time that were active antivirals had the guanine portion. (Tr. 507:13-508:7)
102. According to Dr. Heathcock, the obvious positions to make substitutions on
2'-CDG were at the 2 prime and 5 prime positions ofthe carbocyclic ring. (Tr. 201:18-202:10;
DDX 58) These are obvious locations because they do not implicate the parts of the compound
37
(such as the guanine base, the hydroxyl and hydroxymethyl groups) that "the biological
machinery is probably recognizing." (Tr. 201 :20-202:4) Moreover, there are only hydrogen
atoms attached at the 2 prime and 5 prime positions, and so a modification at those positions
would be a small first step to make. (Tr. 202:5-10)
103. If an ordinary medicinal chemist was to make a small modification to 2'-CDG,
that chemist would have looked to do so by examining the smallest elements in the periodic
table. (Tr. 204:10-17; JTX 75.0003) Dr. Heathcock testified that the smallest elements are
found in the top row of the periodic table; such elements, excluding hydrogen and helium, "have
the smallest surface area and they make the short[ est] test bonds when they're joined to
something else." (Tr. 205:9-16; JTX 75.0003) BMS's expert Dr. Schneller agreed with this
point. (Tr. 1196:22-1198:3) Both Dr. Heathcock and Dr. Schneller also agreed that of the
elements in this top row of the periodic table, the ordinary medicinal chemist would have
avoided lithium, beryllium, boron and neon, as those elements are either toxic, too reactive, or do
not react at all. (Tr. 205:22-206:4; 206:14-18; 1198:17-1199:6) This leaves nitrogen, oxygen,
carbon and fluorine, but the chemist would probably not have selected either nitrogen or oxygen
as a first, conservative change because these elements "would change the physical properties a
lot." (Tr. 206:5-10) Accordingly, the chemist would focus on carbon or fluorine because "they
would not change the physical properties as much" and "[t]hey would be expected to give stable
compounds that aren't much bigger than what you're starting with." (Tr. 206:8-12)
104. As to these two elements, Dr. Schneller identified carbon as "the most
conservative" change-"the only one that stuck out" to him. (Tr. 1200:1-1203:6; accord
1206:5-11)
38
105. When starting with 2'-CDG as a lead compound, and making an obvious,
conservative substitution to the five-membered ring, using either carbon or fluorine at the 2
prime or 5 prime positions, there are six resulting compounds that a medicinal chemist would
have first thought to make. (Tr. 206:19-210:23; DDX 59)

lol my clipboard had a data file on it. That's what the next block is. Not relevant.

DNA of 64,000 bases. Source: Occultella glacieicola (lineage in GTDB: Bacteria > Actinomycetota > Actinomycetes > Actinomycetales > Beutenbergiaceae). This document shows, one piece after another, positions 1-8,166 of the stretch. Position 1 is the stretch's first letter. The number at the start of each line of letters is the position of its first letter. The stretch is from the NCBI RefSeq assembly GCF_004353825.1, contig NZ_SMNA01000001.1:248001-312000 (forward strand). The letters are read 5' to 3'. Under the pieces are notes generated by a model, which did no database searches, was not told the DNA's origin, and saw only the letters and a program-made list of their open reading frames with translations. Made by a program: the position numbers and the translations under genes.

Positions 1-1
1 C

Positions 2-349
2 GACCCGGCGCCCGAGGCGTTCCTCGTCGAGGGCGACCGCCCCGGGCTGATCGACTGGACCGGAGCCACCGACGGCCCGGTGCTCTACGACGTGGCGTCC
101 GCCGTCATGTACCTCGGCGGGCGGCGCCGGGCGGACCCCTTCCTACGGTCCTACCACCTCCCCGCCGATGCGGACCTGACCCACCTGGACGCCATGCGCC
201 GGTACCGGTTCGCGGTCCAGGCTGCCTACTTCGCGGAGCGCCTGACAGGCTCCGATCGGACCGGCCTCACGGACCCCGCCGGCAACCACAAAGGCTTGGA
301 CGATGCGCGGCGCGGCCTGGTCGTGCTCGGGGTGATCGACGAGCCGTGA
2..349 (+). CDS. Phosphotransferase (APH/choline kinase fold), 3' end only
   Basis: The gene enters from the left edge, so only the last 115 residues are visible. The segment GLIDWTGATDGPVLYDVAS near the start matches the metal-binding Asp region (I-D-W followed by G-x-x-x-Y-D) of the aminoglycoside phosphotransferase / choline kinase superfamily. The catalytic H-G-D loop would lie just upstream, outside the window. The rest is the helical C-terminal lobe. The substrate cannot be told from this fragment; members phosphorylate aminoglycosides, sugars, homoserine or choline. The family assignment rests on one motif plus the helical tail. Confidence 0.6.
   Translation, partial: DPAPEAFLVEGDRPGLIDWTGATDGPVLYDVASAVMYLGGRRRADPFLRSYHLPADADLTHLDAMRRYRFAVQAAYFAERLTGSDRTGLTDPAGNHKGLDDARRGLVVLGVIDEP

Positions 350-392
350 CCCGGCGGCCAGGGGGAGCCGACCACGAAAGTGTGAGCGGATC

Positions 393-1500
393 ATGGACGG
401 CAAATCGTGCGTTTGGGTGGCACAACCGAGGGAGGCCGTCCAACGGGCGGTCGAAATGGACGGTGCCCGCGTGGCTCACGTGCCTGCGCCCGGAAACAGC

106. The chemist could have added a fluorine at the 5 prime position pointing up or
pointing down. (Tr. 207:8-11; DDX 59) The chemist could also have added a fluorine at the 2
prime position pointing up or pointing down, although Glaxo had already made an analog of 2'-
CDG with a fluorine added at the 2 prime position pointing up. (Tr. 207:12-18;
1214:4-1215:14; DDX 56, 59; DTX 170-170.0002)
1 07. Turning to carbon, the chemist would first think to add an exocyclic methylene
group (a carbon-carbon double bond) at either the 2 prime or 5 prime positions. (Tr.
207:19-208:1; DDX 59) Dr. Heathcock explained that the chemist would think to join the
carbon with a double bond instead of a single bond because an exocyclic methylene group is "a
lot shorter" than a single bond, and therefore would "increase[] the surface area and volume of
the molecule the least." (Tr. 208:3-11) Dr. Schneller agrees that an exocyclic methylene group
is "the shortest bond," characterizing this as a "well-known" concept. (Tr. 1206:20-1207:6)
108. Dr. Schneller considers adding a methyl group (one carbon atom bonded to three
hydrogen atoms) onto the five-membered ring of2'-CDG to be "a conservative change." (Tr.
1208:10-1209:24; DDX 106) Dr. Heathcock agrees that a medicinal chemist might consider this
substitution, but it would be a second tier choice because a methyl group is "a little bit bigger" (it
adds two hydrogens in addition to the carbon) and has "a little bit longer bond" than the carbon-
carbon double bond of the exocyclic methylene group. (Tr. 208:12-209:1; 209:7-13) As
39
indicated above, the carbon-carbon double bond is shorter than the methyl group. (Tr. 208:3-11;
1204:15-18; 1206:23-1207:4) Thus, substituting a methyl group instead of an exocyclic
methylene group would be a bigger change, in that it would increase "the surface area and
volume ofthe molecule" more than the latter substitution. (Tr. 208:8-11; 208:22-209:1)
109. Indeed, the easiest way to make the methyl derivative of2'-CDG (the bond that
Dr. Schneller opines is a "conservative" addition) would be to make the double bond compound
such as entecavir first, and then do "a very trivial reaction" to entecavir to arrive at Dr.
Schneller's methyl substitution. (Tr. 208:15-21; 209:2-6; 1208:10-1209:24)
110. The substitution of a carbon-carbon double bond (the addition of the exocyclic
methylene group) at the 5 prime position of the 5-membered ring of 2'-CDG results in entecavir.
(Tr. 211:2-22; 219:19-220:7; DDX 60) Thus, the only difference in the molecular formulas of
2'-CDG and entecavir is a single carbon atom. (Tr. 211:16-22; 220:3-7; 1205:2-1206:6)
111. Accordingly, then, an ordinary medicinal chemist would have thought to make
this substitution as of October 1990. Indeed, the prior art shows that others were, in fact, making